• Advanced data streaming – if you have 3 tables on the JSF page, they can populate in parallel – the page render can happen before the data is fully loaded.

The ADF Task flows were also quite interesting. They are an extension of the JSF page flow concept, but are modular and re-usable. In addition to pages, page fragments, and method calls, ADF Task flows can also include other task flows. They also have support for bookmarking, transaction management, exception handling, and (ta-daaa!) the dreaded browser back button. I had a hard time conceptualizing the task flows until the demo…

In the demo, one of the things Shay did was to create a simple task flow composed of two JSF page fragments. Just like the simple tutorial we’ve all done, he created two fragments (instead of pages) – one to list (in an af:table) some items, and another to edit a newly created item. Then, he simply dragged the page flow into one of the declared facets on the JSF page template that he was using. Now, whenever he ran his demo, the list -> edit record -> return to list was rendered in the area of the template, independently of the rest of the page content. This looked to me like it was using PPR, so it was quite responsive. I’m going to have to play with this myself…

Shay covered more detail (obviously) than I’ve included here, but this looks like a serious new release of JDev. As Lucas Jellema writes, the Rich Client Framework components are being donated to Apache – with such an amazing, high quality set of JSF components available for free, it’s going to put a lot of pressure on JSF component vendors.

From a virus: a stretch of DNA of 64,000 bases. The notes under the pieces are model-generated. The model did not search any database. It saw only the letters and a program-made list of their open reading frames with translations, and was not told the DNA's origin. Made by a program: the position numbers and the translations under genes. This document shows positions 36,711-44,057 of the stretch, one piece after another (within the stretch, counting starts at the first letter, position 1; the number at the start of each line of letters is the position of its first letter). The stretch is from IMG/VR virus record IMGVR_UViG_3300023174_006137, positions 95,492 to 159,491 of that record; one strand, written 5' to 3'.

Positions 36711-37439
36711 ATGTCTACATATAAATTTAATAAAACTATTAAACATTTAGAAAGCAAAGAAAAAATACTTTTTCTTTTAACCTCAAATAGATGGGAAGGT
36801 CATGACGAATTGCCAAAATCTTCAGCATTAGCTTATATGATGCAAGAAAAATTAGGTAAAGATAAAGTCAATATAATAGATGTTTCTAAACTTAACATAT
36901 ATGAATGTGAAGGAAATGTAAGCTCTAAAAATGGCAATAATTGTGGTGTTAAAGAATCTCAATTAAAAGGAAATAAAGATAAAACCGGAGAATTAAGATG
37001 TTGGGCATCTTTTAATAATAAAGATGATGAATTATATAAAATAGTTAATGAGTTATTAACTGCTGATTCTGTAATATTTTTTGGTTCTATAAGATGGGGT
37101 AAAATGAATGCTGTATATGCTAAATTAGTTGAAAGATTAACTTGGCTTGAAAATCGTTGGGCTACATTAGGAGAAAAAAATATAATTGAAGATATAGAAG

And now, for something completely different

May 10, 2007

By far, my favorite musician is Pepe Kalle He passed away a few years back from heart problems.

He sings in a mixture of language, but mostly a language from Congo (fka Zaire) called “Lingala.” I like lingala music in general for it’s good harmonic singing and the styles of dancing that go along with it. There are a variety of different music/dance styles, including ndombolo, soukouss, kwassa-kwassa, etc. For a non-African like me (read “dance and rhythm-challenged white guy”), it’s still fun. Just don’t expect to see me dancing like this at JavaOne, unless his band, or perhaps Kanda Bongo Man shows up.

YouTube is great…


Thomas Kurian Keynote at JavaOne

May 9, 2007

Thomas Kurian